Journal of History of Design and Curatorial Studies
Parsons School of Design
Cooper Hewitt, Smithsonian Design Museum

History of Design and Curatorial Studies
Parsons School of Design
Cooper Hewitt, Smithsonian Design Museum

Design & Activism 

Delight Lab: Light as Political Expression

Carolina Arévalo

During the social outbreak which began on October 18, 2019, Chilean society witnessed a tremendous display of collective, self-managed, and performative artistic actions that took over the public space of Santiago and other cities in the country. Various artists expressed solidarity with the voices of the people in the streets, articulating the political demands of a movement that made Chilean citizens wake up to the commercialization of social rights and the persistent abuse of power within the government.

Fig. 1 Gonzalo Donoso, Humanidad (Humanity), Santiago de Chile, 19 May 2020. Courtesy of Delight Lab.

Fig. 2 Luis Bahamondes, Renace (Rebirth), Santiago de Chile, 2020. Courtesy of Delight Lab.

In the context of mass mobilization, the Delight Lab collective—made up of the siblings Andrea and Octavio Gana—assumed a fundamental role displaying social discontent through their art. Their light interventions were carried out in different spaces of the capital, areas chosen to attract attention and signify the artists’ solidarity.  One location in particular, the Torre Telefónica (Figs. 1 and 2), is a building located in the nerve center of the city. Through these interventions, the group made visible the dissent and discomfort of a large part of Chilean citizens regarding neoliberal policies imposed under the Pinochet dictatorship, which remains in power. The artists’ messages regarding the demands of the social movement, the violation of human rights, the validity of the constitution, and even the situation of hunger experienced during the COVID-19 pandemic, have placed those subjectivities and communities historically silenced or marginalized at the center of public debate.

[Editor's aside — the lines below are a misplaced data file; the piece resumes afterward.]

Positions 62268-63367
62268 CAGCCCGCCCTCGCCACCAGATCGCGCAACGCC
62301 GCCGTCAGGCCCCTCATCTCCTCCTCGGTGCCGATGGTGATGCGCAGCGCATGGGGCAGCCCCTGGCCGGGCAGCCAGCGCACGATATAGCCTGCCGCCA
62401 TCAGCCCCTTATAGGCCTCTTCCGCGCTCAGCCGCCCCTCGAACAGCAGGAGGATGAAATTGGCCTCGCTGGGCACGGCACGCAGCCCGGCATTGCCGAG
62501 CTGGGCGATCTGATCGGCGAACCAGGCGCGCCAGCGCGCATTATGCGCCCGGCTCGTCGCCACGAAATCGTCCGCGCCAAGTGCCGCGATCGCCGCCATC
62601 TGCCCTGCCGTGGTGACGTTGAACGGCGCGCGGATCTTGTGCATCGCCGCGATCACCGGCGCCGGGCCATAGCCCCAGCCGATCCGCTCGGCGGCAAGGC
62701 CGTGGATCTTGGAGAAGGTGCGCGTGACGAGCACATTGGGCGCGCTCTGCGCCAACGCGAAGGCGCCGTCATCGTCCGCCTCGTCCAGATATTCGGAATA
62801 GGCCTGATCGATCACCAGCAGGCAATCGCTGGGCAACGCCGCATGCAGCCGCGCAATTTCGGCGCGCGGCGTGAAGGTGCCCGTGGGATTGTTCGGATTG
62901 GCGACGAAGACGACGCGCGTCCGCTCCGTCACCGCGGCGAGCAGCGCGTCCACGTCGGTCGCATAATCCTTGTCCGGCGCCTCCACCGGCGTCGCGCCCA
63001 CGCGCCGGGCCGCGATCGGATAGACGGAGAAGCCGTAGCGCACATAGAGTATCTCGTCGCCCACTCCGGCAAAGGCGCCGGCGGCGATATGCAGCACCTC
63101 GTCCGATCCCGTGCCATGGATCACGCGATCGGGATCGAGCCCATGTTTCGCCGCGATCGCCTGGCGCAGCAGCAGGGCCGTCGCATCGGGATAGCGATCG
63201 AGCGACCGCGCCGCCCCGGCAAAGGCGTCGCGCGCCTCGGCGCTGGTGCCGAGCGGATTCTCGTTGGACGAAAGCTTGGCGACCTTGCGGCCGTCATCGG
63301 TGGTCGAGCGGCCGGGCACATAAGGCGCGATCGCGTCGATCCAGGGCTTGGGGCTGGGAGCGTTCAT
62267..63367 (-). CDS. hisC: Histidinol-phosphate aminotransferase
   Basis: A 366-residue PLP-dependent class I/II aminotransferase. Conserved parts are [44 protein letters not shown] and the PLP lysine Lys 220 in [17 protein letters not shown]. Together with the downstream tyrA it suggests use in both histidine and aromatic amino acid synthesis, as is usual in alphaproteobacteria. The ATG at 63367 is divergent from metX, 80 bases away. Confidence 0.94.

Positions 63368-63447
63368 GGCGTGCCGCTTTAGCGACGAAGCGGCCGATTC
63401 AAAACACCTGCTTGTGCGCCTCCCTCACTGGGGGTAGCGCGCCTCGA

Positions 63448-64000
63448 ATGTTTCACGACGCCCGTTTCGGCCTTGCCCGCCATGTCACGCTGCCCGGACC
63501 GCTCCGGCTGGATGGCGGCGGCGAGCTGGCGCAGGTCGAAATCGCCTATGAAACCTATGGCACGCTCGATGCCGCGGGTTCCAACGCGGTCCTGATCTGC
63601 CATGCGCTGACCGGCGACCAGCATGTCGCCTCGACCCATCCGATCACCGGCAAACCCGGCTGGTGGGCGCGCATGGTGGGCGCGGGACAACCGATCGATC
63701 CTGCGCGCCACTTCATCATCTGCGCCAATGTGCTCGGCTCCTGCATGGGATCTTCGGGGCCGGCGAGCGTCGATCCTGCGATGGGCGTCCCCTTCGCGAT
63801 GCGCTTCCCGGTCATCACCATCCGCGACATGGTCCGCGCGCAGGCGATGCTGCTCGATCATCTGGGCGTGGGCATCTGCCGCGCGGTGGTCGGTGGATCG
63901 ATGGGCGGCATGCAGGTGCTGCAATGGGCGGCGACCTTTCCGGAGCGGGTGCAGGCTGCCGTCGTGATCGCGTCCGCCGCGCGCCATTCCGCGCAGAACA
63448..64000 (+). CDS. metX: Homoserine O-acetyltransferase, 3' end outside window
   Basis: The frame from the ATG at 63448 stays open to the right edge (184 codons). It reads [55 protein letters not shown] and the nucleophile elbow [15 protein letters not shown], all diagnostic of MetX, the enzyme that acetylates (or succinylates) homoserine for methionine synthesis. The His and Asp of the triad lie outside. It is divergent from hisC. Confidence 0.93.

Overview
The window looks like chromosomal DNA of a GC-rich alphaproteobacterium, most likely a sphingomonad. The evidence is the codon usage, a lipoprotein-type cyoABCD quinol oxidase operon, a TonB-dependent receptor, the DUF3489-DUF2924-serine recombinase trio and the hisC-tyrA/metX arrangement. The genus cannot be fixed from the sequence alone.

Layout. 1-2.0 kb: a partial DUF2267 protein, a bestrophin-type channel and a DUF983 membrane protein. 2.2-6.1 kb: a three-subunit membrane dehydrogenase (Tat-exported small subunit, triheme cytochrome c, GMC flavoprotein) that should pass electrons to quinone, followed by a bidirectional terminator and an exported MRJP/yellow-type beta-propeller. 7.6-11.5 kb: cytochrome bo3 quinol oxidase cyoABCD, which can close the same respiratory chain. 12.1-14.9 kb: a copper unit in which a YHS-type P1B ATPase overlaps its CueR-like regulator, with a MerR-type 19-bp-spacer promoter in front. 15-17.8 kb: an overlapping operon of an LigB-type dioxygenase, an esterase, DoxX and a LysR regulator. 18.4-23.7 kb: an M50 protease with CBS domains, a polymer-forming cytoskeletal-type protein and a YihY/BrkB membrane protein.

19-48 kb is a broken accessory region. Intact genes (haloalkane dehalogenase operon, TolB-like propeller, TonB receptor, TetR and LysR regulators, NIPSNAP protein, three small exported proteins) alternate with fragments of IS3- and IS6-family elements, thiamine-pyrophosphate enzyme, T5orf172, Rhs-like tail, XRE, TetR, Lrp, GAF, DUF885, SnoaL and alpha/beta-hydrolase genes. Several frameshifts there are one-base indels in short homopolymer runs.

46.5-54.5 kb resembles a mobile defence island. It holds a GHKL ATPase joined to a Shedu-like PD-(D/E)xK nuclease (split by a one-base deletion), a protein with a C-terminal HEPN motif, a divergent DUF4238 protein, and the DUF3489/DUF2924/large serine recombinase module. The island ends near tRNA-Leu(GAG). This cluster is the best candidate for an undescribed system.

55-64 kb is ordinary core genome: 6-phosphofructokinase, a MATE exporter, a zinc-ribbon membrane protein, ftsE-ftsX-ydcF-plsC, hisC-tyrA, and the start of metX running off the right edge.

In a creative way, with a refined design using powerfully luminous texts, the Gana siblings have managed to both occupy and resignify emblematic urban spaces, disputing their symbolic meaning and rewriting the city from a political position—in the broadest sense—exempt from censorship. “Light has been the way we have to express ourselves,” 1 explains Andrea Gana.

Carolina Arévalo (she, her, hers)

is a curator, researcher, and designer based in Santiago, Chile. She received her MA in the History of Design and Curatorial Studies in 2016 at Parsons School of Design and Cooper Hewitt, Smithsonian Design Museum. She recently curated the exhibition Sheila Hicks: Reencuentro at the Chilean Museum of Pre-Columbian Art (Santiago, Chile, 2019) and Soft Territories at Knockdown Center (New York, 2019). She has contributed to several publications, including the exhibition catalogue for Free Threads: Sheila Hicks (Puebla, Mexico, 2018) and the article “Anni Albers’ Pre-Columbian Influences and Legacy” (Goethe Institute, Colombia, 2019). 


  1. Emilia Duclos, “Intervenciones Lumínicas En El Espacio Público: ‘El Arte Tiene La Fuerza Para Reflexionar En Torno a Los Debates Sociales.’La Tercera, 16 June 2020.